In an op-ed for Rare in September, Republican Rep. Justin Amash of Michigan asked, “Why are we giving the Saudis $1 billion in weapons with zero debate?”
At that time Amash was condemning and explaining his opposition to President Obama’s arms deal with Saudi Arabia. Now President Donald Trump has a new $110 billion deal (or $350 billion over ten years) that dwarf’s Obama’s many times over.
On Thurday, Amash and Rep. Mark Pocan (D-Wisc.) led a bipartisan group of House members including Republicans Walter Jones (NC) and Thomas Massie (Ky.) and Democrats Barbara Lee (Cali.) and Jim McGovern (Mass.) to introduce a joint resolution of disapproval of President Trump’s planned arms sale to Saudi Arabia.
“Saudi Arabia has one of the worst human rights records and has supported many of the extremists terrorizing the people of the Middle East and the world,” said Amash in a press release. “These arms sales extend a reckless policy from the Obama administration and prior administrations, and they come at a time when the Saudi government is escalating a gruesome war in Yemen.”
Primary co-sponsor Pocan echoed Amash, “President Trump’s proposed $110-billion weapons sale sends the wrong message to Saudi Arabia. In addition to regularly dropping U.S. bombs on Yemeni civilians, Saudi Arabia appears to have every intention of using the U.S. weapons from this sale to enforce a blockade on Yemen that prevents food and medicine from reaching millions of people on the brink of starvation.”
“For months, my colleagues and I have been demanding answers to the most basic questions on the U.S. role in the disastrous Saudi-led war in Yemen and have been met with deafening silence from the White House,” Pocan added.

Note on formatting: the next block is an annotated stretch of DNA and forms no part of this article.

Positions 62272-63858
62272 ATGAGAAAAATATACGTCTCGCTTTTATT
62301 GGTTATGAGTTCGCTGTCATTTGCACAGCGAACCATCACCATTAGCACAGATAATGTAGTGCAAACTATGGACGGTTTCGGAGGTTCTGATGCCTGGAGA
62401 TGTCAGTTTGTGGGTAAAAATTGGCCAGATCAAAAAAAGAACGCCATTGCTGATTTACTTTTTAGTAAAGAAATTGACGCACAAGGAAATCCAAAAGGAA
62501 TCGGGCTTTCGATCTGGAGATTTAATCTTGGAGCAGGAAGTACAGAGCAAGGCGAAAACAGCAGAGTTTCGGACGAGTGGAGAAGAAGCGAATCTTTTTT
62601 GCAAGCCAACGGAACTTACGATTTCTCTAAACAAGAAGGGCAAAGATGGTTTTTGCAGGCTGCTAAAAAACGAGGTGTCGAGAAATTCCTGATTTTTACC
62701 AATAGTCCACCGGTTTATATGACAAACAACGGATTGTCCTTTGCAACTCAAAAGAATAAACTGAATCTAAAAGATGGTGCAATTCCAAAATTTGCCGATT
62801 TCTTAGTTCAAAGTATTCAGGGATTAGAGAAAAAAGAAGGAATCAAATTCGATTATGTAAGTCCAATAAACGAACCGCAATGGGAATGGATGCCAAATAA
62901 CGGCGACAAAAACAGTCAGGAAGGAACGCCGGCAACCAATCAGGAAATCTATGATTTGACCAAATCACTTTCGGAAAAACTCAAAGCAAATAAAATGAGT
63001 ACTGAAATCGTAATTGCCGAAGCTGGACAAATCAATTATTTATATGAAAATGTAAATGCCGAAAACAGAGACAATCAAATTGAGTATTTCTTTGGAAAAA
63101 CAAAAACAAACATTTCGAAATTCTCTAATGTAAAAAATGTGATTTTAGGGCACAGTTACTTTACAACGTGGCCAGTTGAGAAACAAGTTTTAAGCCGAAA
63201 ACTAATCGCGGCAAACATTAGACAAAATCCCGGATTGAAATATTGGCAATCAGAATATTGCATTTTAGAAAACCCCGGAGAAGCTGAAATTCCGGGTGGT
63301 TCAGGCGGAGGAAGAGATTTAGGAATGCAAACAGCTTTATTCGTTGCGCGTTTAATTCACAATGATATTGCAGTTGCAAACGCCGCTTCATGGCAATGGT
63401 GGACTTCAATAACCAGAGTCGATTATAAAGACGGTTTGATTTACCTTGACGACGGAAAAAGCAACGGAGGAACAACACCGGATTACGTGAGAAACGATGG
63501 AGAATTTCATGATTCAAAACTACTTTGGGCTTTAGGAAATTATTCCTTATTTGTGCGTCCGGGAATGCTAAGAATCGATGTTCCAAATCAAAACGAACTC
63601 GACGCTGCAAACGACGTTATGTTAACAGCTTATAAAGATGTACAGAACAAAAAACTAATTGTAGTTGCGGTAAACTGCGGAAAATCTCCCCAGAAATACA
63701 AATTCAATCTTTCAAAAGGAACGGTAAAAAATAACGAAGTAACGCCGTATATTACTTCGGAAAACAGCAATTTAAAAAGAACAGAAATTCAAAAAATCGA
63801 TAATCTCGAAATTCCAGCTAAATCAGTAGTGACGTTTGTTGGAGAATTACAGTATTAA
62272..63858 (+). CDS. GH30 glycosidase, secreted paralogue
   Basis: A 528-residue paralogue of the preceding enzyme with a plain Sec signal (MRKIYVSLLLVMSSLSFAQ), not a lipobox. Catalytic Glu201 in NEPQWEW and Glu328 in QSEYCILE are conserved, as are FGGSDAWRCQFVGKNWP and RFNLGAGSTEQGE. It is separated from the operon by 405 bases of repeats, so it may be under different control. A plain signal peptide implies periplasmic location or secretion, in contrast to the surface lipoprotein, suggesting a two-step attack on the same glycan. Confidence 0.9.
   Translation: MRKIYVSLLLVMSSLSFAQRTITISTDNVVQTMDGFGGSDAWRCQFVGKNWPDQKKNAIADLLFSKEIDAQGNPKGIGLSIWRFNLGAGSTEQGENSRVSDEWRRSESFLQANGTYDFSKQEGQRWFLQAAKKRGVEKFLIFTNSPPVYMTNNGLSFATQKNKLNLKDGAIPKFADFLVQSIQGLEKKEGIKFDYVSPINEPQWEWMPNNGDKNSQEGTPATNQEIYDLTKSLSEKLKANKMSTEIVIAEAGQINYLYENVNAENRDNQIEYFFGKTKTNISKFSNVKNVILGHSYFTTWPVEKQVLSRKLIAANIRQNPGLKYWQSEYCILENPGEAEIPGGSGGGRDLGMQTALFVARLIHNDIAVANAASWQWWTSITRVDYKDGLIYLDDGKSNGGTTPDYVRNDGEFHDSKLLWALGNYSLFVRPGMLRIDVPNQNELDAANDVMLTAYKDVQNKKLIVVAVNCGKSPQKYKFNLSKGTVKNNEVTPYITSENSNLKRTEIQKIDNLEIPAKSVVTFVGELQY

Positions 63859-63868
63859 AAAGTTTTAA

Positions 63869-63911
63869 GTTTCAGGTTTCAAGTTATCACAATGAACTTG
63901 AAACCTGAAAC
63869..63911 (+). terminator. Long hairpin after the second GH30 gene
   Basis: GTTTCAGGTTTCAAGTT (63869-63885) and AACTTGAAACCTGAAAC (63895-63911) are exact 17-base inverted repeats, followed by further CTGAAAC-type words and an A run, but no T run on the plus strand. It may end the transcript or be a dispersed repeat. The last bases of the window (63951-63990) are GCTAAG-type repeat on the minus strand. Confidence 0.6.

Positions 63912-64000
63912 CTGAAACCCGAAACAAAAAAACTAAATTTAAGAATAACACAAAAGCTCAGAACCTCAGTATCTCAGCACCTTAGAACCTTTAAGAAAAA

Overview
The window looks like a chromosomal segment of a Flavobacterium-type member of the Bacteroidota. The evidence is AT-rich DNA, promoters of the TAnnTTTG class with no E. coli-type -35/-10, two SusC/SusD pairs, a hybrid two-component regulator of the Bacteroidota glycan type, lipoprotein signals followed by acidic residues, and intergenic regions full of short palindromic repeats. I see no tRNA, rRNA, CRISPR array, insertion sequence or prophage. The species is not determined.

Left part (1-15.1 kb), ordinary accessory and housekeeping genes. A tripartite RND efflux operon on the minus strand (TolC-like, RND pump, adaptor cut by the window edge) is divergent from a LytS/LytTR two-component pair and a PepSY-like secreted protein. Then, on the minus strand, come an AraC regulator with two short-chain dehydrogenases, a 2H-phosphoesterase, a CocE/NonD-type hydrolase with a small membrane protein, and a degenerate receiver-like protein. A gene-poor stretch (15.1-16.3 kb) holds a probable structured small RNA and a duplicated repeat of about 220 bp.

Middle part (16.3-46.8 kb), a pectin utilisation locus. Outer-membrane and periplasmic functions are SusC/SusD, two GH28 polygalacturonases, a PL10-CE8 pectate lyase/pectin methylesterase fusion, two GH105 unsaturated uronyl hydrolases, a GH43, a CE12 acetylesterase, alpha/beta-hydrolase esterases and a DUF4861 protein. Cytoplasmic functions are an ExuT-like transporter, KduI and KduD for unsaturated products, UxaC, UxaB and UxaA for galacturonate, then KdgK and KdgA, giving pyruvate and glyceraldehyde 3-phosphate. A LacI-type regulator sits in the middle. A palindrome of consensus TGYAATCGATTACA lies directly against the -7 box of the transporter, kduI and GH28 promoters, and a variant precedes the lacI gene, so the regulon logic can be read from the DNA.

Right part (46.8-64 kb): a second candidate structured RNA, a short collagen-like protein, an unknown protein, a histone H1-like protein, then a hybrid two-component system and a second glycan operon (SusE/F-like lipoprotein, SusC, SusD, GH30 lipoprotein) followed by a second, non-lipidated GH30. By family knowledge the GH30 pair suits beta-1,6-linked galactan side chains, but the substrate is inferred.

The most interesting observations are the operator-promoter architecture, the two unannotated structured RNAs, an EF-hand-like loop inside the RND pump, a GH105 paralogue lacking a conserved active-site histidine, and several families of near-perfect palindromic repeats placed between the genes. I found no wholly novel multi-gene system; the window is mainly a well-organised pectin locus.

Amash has often been the Republican least afraid to challenge Trump and was quick to respond to conservative critics on social media upset that the libertarian-leaning Republican was yet again going against the president.
Rare’s Matt Purple has detailed some of the Saudi-related horrors that give Amash and others pause:
But how many bodies can their blind eye avoid? United States-supplied weapons were used during a Saudi strike on a marketplace in Mastaba, Yemen that slaughtered 97 civilians, including 25 children. Photographs also showed remnants of American bombs in the wreckage of a Yemeni funeral—that Saudi attack killed 140. In addition to massacring the innocent and bolstering terrorism in Yemen, the Saudis have used their military might to arm jihadist groups in Syria, crush democratic protests in Bahrain, and suppress impoverished Shias within their own borders.
The Senate co-legislation to potentially force a vote on the Saudi arms deal was also introduced on Thursday by Sen. Rand Paul and Democratic Senators Chris Murphy and Al Franken.
Disclosure: I co-authored the 2011 book The Tea Party Goes to Washington with Sen. Rand Paul.